Last night at the dinner table I kidded around with the children. “Mommy has been working so much lately, I think I’ll quit my job and stay home.” Interestingly, both kids objected. They didn’t like the idea, but the whole thing seemed very reflexive. I didn’t figure it would stick in anyone’s brain.
Flash forward several hours to bedtime. I prayed with Grace and hugged and kissed her. Andrew’s room was next. I did the same with him.
As I was walking out, he asked, “Dad, were you serious about quitting your job?”
“No, not really,” I said. “I was mostly kidding around with you.”
“That’s good, Dad,” he said. “I don’t like to think of you as a quitter. It makes me feel good to know that you are out there working for us.”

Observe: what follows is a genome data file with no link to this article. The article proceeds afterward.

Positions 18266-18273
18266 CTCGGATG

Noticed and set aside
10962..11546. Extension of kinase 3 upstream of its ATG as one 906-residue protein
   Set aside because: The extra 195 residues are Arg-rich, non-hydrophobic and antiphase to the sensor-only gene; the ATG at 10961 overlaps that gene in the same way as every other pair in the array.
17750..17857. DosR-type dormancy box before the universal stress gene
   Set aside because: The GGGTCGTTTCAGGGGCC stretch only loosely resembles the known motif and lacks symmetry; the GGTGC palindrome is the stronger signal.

“Okay, son. I won’t quit. Don’t worry.”
As I closed his door and walked out of the room, I reflected on what he had said and was glad for how he feels. It is good that my son expects me to have a job. I am grateful that he sees my work as something that I do for our family. His reaction also tells me that he will view work as the right thing for him to do, as well.
There are gaps in wealth in this country. Gaps in financial capital between families. But there are gaps in social capital, too. I don’t know that I will ever inherit much in terms of dollars from my parents, but I did inherit social and cultural capital (habits, examples, standards).
One thing is almost certain. The social inheritance we leave our children is more important than the financial one.